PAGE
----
The combination of bad polling and a looming Trump candidacy may be all the ammunition McConnell needs to convince Senate Republicans to cut Trump loose once and for all.

“When you come for the king, you best not miss.”

The sequence of events by Republican leadership this week may signal a coordinated strategy that could keep Trump from running for president again.

First, Pence took the possibility of the 25th Amendment off the table. Before he decided, Education Secretary Betsy DeVoss and Transportation Secretary Elaine Chao (who is also McConnell’s wife) announced their resignations, throwing a monkey-wrench into his ability to invoke the 25th Amendment. 

Around the same time, Liz Cheney, who is ranked third in House Republican leadership, announced she would vote to impeach in a scathing statement

“Much more will become clear in coming days and weeks, but what we know now is enough. The President of the United States summoned this mob, assembled the mob, and lit the flame of this attack. Everything that followed was his doing. None of this would have happened without the President. The President could have immediately and forcefully intervened to stop the violence. He did not. There has never been a greater betrayal by a President of the United States of his office and his oath to the Constitution. I will vote to impeach the President.”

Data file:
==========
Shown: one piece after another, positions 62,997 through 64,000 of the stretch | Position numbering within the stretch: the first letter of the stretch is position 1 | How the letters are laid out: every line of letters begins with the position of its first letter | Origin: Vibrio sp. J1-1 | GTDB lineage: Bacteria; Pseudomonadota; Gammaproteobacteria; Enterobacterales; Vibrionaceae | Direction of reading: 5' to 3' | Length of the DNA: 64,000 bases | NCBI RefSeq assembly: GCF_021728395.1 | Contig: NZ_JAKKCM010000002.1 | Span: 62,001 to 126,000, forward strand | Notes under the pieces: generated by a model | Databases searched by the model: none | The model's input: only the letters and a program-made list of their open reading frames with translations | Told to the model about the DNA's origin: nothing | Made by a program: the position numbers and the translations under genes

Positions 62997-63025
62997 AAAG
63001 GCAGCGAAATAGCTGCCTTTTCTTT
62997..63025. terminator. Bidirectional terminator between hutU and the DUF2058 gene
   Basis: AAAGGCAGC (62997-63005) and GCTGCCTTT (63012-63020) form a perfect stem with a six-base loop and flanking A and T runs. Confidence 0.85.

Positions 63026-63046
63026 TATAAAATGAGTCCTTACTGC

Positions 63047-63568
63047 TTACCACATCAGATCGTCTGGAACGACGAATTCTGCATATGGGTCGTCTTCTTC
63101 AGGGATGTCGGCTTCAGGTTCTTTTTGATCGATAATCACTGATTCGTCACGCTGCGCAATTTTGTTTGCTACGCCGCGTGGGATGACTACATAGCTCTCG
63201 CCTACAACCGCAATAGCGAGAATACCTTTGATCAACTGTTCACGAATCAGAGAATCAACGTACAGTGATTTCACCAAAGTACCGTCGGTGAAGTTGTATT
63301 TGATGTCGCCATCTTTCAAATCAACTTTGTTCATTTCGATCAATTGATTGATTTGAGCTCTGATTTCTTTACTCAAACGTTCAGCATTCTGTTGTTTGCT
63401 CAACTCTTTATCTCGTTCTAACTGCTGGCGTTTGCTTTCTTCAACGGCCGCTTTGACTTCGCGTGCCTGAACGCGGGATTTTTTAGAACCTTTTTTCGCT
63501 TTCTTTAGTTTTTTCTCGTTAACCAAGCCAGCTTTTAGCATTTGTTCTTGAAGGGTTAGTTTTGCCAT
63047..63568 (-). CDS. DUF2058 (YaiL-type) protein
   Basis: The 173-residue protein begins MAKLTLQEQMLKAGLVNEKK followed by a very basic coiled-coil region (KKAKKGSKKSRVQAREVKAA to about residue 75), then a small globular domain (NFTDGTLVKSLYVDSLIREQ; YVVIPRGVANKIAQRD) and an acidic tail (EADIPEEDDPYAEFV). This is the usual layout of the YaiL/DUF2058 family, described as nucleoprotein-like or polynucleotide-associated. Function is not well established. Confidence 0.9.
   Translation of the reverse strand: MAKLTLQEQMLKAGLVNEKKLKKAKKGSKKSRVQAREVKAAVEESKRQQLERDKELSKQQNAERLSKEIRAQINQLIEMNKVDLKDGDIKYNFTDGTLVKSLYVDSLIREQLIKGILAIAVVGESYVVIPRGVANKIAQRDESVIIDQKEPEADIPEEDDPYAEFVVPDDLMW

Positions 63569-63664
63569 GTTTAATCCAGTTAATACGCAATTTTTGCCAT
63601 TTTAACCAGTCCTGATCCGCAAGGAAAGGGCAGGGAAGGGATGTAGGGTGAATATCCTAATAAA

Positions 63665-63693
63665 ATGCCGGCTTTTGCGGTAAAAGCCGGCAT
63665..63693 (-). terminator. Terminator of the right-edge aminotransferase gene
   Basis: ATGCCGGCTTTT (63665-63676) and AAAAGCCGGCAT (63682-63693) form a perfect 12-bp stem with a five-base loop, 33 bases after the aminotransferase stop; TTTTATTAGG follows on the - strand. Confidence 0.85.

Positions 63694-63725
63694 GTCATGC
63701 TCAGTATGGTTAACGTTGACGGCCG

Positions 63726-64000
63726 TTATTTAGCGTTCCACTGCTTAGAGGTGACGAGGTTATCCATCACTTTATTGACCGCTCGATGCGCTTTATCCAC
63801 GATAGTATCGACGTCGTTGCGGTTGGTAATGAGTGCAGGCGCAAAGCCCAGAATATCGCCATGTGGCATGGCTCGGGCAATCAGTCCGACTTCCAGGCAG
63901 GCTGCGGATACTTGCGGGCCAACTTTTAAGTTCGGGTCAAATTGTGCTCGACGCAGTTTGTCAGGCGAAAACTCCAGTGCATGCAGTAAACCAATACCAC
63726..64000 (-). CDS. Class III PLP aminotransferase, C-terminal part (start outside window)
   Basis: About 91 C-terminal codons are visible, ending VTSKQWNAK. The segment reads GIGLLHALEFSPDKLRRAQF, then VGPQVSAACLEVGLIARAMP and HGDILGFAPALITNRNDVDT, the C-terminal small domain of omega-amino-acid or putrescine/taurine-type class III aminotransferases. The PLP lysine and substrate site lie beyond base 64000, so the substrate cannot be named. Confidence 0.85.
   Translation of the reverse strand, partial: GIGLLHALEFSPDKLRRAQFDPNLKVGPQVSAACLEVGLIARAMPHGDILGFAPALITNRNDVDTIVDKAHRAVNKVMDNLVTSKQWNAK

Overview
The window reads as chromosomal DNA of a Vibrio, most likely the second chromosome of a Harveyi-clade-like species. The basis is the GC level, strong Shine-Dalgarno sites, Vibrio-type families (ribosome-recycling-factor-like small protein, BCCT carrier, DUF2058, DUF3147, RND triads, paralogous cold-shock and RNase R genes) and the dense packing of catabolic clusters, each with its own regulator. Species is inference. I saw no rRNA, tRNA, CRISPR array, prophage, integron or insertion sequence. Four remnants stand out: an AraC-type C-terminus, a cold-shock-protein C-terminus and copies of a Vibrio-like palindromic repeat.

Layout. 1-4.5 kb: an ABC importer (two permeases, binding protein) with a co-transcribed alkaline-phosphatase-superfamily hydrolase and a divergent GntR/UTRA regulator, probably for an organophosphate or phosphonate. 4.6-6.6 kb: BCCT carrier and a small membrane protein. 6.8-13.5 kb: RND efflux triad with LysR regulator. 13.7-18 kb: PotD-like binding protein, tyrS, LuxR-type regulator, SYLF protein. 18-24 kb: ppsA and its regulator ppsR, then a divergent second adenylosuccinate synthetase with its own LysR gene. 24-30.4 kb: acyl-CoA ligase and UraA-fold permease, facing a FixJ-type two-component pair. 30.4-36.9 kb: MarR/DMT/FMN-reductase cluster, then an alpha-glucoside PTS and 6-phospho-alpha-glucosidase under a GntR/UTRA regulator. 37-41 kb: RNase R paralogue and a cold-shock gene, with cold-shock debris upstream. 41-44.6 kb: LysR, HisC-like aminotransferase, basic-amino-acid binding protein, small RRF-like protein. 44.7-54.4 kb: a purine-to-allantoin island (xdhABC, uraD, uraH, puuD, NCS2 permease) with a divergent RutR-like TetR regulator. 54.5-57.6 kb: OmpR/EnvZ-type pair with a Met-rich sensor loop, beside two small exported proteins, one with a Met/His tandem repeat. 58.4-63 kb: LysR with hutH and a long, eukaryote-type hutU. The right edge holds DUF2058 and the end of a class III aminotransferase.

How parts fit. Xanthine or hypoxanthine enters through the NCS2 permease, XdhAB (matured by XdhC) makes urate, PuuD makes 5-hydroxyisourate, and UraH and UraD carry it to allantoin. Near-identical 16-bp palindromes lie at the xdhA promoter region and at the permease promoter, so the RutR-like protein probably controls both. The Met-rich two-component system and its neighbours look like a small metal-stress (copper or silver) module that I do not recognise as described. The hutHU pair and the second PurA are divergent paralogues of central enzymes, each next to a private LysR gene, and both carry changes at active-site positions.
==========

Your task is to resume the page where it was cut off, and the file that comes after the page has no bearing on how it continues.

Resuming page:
Finally, McConnell signaled his openness publicly to Trump’s conviction. In a letter to his colleagues, he said he hasn’t ruled out voting to convict Trump in the upcoming Senate impeachment trial. 

Unlike the first impeachment trial earlier this year, Trump is a much weaker president. This time, more members of the president’s party voted for impeachment and at any other time in history.

The 14th Amendment 

If McConnell’s goal is to remove Trump as a future political threat, he cannot accomplish that with an impeachment conviction alone.